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Synopsis: We report a case of a 53-year-old male, newly diagnosed with hypertension, presented with left-sided body weakness and numbness and decreased verbal
output. Over 10 days, patient had been experiencing intermittent rotatory dizziness, no history of trauma nor loss of consciousness. After presentation, patient became
quadriplegic, anarthric and presented an initial period of coma, requiring intubation and ventilatory assistance. He was started on a neuroprotectant, low molecular
weight heparin, antiplatelet, antidyslipidemiac agent, oral antihypertensive agent on day of admission. Early intensive rehabilitation and family counselling were done.
While admitted, patient developed ventilator acquired pneumonia and eventually expired on his 30th day of hospitalization.
Clinical Presentation: Patient is M.B. 53 year old male, Filipino, right handed, presented with left-sided body weakness and numbness. 10 days prior to admission,
patient experienced intermittent rotatory dizziness with slurring of speech relieved by rest. One day prior to admission, with recurrence of dizziness, still with slurred
speech, he sought consult in a private Clinic with BP of 190/100, diagnosed with BPPV and Hypertension Stage II, given medications. 5 hours prior to admission,
patient complained of left-sided body numbness with weakness and was noted to have decreased verbal output but can comprehend and follow some commands. He
sought consult and subsequently admitted. Patient is recently diagnosed with Hypertension Stage II, prostatic enlargement on Tamsulosin 200mcg, 1 tab OD. Patient's
father has hypertension, siblings has Type 2 DM and heart disease on maternal side. He was nonsmoker, occasional alcoholic beverage drinker, denies illicit drug use.
He was a retired seaman residing in USA, and a volunteer employee at Home of Aged in USA.
Physical Findings: At time of examination, patient was awake, conscious, coherent , not in distress with vital signs as follows: BP 170/90 (MAP 117 mmHg), HR 62
beats per minute, RR 20 cycles per minute, afebrile at 37degrees with 02 saturation of 98%. He was average built male, weigh 75kg, BMI 27.5 kg/m2. On neurological
examination, GCS 11 (E4V2M5), NIHS Score of 19, 2-3 mm pupils sluggishly reactive to light, AVR ratio 2:3, no signs of hypertensive retinopathy, preferential gaze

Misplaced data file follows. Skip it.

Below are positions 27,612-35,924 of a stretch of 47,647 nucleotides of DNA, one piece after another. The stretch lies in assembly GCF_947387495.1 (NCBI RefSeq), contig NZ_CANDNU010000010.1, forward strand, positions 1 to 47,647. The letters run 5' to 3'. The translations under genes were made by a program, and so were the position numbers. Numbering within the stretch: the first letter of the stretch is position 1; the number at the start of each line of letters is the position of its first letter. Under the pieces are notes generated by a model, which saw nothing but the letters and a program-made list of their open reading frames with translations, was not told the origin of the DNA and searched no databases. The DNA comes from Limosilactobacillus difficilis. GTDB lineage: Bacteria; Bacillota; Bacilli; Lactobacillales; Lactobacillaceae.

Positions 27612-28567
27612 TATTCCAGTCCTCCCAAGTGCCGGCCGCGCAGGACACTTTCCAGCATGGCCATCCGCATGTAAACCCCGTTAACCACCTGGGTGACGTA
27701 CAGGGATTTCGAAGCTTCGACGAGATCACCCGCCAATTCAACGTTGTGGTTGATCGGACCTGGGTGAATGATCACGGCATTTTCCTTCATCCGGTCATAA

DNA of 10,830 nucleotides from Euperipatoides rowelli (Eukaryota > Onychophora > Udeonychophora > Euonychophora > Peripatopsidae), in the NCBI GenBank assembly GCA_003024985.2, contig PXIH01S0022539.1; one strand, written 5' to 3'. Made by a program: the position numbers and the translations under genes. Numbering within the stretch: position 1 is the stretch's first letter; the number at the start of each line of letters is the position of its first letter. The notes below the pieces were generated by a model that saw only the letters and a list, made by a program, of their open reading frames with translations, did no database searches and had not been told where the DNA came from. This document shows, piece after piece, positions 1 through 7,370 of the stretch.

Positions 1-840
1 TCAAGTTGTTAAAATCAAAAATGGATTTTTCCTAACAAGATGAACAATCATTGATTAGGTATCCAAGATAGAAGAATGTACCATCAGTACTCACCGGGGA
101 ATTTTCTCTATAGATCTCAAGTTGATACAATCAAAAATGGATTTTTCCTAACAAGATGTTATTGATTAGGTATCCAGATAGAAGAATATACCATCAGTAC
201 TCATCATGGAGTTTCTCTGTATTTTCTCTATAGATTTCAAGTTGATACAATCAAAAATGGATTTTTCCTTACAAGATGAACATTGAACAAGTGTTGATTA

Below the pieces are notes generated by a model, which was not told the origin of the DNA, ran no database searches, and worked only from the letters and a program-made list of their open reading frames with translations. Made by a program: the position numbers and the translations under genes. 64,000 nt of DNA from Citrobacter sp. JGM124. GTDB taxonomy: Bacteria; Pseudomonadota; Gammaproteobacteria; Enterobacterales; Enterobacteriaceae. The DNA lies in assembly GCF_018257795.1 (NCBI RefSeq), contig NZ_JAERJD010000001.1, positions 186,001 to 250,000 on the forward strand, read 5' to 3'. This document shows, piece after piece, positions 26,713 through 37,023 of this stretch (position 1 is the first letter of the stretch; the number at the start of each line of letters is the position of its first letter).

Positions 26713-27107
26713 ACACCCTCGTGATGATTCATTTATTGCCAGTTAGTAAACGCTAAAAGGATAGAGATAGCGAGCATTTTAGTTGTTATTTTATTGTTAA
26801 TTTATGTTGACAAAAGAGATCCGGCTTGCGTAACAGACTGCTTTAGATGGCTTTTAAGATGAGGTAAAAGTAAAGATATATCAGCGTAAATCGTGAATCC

to right with full extraocular muscle movement, left central facial palsy, bilateral weak gag reflex, cannot shrug left shoulder because of left sided weakness, left
hemiplegia of 2/5 upper and 1/5 lower extrimities. With the same degree of painful stimulation, there is a delay in the response over the left upper and lower extemities.
Laboratory Work-up: CBC, electrolytes, kidney and liver functions tests, chest xray, urinalysis and KUB with Prostate Ultrasounds were normal. Plain Cranial CT
showed chronic infarct, right subinsular region with mild microvascular ischemic disease and atherosclerotic intracranial vessel disease. Cranial MRI showed acute to
subacute infarct at anterior two-thirds of the pons, chronic infarct at periphery of the left pons and right lentiform nucleus; atherosclerrotic internal carotid arteries;
occlusion or very slow flow in the distal vertebral arteries and proximal basilar artery. Transcranial doppler ultrasound was normal. Carotid Duplex Scan showed <50%
stenosis at right common carotid artery, 50-59% stenosis right internal carotid artery, <50% (1-15%) stenosis left internal carotid artery, indicative of a more distal
occlusive in the posterior circulation. Echocardiography showed mild to moderate aortic regurgitation and Grade 1 left ventricular diastolic dysfunction.
Diagnosis:Locked-In Syndrome; Hypertension Stage II; Ventilator Acquired Pneumonia
Treatment:Medical management started on neuroprotection, antiplatelet, low molecular weight heparin, maintaining an airway and adequate oxygenation via
mechanical ventilator, tracheostomy and gastrostomy were done, early intensive rehabilitation, and family counselling.
Outcome :While admitted, patient developed ventilatory acquired pneumonia as caused of demise of patient.
Significance: Locked In Syndrome (LIS) is a rare neurological condition characterized by complete paralysis of voluntary muscles in all parts of the body except
control of eye movement, preserved cognitive functioning and a primary code of communication that uses vertical eye movements or blinking. This condition leaves
the individual completely mute and paralyzed. Prevalence is unknown. Their only means of communication is by blinking or vertical eye movements because of
sparing of the midbrain tectum, which allows communication.
Recommendations:Locked-in syndrome present as a great challenge to internists, hence, thorough investigation is needed in arriving at diagnosis. Internists should
do the complete neurological examination and assessment. To our knowledge, there is no known documented incidence in the local setting of Makati. It can be difficult
to diagnose and it can be missed if voluntary vertical eye movement is not assessed. With the various new modalities to diagnose LIS, there now exists the possibility
to unlock sufferers from this devastating neurological condition.
Jalellah B Noor has completed her Doctor of Medicine at Far Eastern University - Nicanor Reyes Medical Foundation, Philippines. She has completed her Internal Medicine training at Ospital ng Makati, Makati City, Philippines.